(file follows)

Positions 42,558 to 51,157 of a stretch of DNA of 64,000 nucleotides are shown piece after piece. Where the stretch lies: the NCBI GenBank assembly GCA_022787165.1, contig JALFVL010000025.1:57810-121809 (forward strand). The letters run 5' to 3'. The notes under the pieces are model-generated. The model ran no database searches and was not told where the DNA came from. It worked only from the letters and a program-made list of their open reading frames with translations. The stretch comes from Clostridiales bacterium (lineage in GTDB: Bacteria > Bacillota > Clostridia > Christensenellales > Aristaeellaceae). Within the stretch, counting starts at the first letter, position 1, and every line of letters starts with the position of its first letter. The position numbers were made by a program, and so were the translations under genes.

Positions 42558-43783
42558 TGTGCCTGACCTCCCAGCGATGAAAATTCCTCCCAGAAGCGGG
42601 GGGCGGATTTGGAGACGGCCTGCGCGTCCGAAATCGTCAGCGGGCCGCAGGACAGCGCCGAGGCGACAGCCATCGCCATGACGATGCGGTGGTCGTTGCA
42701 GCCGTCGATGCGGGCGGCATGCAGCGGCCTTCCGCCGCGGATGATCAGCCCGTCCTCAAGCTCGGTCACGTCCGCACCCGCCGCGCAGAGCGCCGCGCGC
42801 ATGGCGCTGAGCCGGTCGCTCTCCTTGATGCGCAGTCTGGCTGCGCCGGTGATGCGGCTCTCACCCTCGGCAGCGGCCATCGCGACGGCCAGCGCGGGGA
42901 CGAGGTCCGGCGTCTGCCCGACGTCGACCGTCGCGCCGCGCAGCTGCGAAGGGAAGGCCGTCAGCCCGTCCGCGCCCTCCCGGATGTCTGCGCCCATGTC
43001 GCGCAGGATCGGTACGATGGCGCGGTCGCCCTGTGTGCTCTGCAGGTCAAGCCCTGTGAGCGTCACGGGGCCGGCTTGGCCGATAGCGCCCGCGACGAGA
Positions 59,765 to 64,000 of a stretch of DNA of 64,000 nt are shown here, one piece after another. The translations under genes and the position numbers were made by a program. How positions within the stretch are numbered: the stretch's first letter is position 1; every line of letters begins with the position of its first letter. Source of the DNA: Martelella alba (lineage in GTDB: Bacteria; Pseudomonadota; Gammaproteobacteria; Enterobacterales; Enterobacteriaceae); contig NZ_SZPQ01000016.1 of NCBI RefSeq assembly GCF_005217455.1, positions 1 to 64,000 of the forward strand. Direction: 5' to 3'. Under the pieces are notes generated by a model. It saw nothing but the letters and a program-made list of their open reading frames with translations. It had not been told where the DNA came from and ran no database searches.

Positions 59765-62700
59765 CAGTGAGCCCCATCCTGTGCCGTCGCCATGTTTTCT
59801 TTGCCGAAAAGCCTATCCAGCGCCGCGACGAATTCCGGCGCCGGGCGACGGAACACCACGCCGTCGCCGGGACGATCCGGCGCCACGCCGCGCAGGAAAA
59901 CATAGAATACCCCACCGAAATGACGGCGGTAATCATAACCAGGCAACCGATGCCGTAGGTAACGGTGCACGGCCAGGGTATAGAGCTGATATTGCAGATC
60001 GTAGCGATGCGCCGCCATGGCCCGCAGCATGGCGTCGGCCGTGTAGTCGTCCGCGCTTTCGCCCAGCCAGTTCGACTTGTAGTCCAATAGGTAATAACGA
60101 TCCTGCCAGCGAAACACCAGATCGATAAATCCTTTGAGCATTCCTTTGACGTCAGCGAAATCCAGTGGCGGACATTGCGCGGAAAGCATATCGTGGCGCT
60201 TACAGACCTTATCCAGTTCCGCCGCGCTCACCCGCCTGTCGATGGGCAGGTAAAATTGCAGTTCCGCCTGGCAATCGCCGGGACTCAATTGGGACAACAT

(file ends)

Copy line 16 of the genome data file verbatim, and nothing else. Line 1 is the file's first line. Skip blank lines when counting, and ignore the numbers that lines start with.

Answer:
60201 TACAGACCTTATCCAGTTCCGCCGCGCTCACCCGCCTGTCGATGGGCAGGTAAAATTGCAGTTCCGCCTGGCAATCGCCGGGACTCAATTGGGACAACAT